A new paper in Science by Dirk Notz and Julienne Stroeve suggests a direct relationship between the yearly September extent of Arctic sea ice and carbon dioxide emissions. It’s amazingly simple: every metric ton of carbon dioxide we add to the atmosphere means 3 fewer square meters of sea ice at the end of the summer.
Here’s the key quote and figure from the paper:
We here use a robust linear relationship between monthly-mean September sea-ice area and cumulative CO2 emissions to infer the future evolution of Arctic summer sea ice directly from the observational record. The observed linear relationship implies a sustained loss of 3 ± 0.3 m² of September sea-ice area per metric ton of CO2 emission.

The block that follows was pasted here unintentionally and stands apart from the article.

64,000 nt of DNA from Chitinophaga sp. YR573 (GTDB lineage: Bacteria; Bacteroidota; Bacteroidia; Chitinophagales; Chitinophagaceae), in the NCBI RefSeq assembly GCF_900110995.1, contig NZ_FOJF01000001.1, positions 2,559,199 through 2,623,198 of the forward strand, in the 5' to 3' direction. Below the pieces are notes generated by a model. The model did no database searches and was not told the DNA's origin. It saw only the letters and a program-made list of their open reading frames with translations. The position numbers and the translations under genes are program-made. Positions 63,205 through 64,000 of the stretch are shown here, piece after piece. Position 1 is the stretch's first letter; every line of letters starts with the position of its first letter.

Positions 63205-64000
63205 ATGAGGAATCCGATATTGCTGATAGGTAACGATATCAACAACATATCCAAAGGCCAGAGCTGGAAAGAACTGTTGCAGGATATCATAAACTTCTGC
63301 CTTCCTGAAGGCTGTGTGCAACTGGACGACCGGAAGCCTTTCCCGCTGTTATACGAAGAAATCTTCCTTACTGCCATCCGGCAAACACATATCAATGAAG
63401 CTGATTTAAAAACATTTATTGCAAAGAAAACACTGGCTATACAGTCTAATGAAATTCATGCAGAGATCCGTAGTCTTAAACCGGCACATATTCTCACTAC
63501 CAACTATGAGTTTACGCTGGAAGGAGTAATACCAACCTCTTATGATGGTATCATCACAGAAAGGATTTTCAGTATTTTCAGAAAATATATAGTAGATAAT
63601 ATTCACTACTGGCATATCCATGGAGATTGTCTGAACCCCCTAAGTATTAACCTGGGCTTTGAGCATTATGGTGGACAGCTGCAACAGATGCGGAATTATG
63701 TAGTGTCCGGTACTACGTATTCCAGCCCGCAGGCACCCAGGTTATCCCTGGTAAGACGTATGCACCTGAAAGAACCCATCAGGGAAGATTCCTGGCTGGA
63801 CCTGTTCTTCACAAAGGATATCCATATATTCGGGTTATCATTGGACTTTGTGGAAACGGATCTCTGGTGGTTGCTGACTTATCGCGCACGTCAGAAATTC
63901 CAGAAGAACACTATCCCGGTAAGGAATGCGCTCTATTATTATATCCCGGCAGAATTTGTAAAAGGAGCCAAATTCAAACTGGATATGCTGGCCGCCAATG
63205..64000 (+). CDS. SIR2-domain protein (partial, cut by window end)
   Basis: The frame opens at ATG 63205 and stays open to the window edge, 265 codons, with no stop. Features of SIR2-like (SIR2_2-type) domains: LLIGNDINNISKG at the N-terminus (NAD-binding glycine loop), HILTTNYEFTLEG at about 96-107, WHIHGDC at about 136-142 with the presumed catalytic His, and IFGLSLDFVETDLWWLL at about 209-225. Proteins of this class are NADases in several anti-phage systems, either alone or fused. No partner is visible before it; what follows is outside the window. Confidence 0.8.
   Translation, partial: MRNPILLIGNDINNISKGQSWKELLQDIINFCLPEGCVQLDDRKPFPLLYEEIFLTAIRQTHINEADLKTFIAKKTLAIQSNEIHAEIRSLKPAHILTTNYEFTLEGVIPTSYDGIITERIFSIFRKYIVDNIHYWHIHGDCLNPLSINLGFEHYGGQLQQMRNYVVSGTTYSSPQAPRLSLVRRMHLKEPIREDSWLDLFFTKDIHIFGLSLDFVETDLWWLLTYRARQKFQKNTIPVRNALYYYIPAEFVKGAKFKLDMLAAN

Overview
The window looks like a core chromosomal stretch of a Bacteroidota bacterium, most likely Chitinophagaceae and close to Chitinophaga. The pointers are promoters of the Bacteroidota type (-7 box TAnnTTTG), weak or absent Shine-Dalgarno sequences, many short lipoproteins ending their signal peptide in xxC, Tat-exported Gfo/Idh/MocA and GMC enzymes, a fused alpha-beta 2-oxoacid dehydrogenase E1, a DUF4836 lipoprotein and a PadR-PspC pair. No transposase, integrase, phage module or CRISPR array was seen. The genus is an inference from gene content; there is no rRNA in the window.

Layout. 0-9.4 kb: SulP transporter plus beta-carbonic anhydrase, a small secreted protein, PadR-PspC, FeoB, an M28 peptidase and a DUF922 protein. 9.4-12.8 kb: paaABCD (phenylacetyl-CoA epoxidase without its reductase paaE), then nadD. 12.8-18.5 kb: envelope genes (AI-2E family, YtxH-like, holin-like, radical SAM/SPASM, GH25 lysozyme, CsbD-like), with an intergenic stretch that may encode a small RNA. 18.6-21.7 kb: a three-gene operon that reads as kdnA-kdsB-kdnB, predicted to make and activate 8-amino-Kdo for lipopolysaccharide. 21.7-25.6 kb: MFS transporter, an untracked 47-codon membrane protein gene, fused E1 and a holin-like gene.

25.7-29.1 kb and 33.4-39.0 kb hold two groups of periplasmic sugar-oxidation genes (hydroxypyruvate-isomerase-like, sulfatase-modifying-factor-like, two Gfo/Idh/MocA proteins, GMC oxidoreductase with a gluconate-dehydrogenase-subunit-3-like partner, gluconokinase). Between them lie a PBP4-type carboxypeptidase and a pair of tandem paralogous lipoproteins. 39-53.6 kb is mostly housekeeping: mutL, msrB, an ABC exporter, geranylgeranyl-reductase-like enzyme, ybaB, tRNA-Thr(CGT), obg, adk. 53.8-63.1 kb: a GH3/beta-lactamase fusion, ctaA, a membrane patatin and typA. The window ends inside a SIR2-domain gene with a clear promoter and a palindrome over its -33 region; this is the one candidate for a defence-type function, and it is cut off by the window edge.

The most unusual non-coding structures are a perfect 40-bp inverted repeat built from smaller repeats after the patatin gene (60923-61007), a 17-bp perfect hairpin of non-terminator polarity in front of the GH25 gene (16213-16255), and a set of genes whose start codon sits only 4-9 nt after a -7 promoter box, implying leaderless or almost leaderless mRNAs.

In the United States, carbon dioxide emissions per capita in 2014 was 16.5 metric tons. So the math continues to be simple. The average American causes about (16.5 t) × (3 m²/t) = 49.5 m² of sea ice to melt each year. That’s 533 square feet, or about the area of a quarter of a tennis court. A family of four melts a full tennis court. A typical neighborhood melts the area of an entire football stadium.
Another example: According to carbonfootprint.com, a round trip flight from New York to London is worth about 0.8 metric tons of CO2 per passenger, or 2.4 square meters of lost Arctic sea ice, or about half a ping pong table.
The ominous part of the paper is that at this rate, the Arctic will see ice-free summers within about three decades. The consequences for our climate could be catastrophic.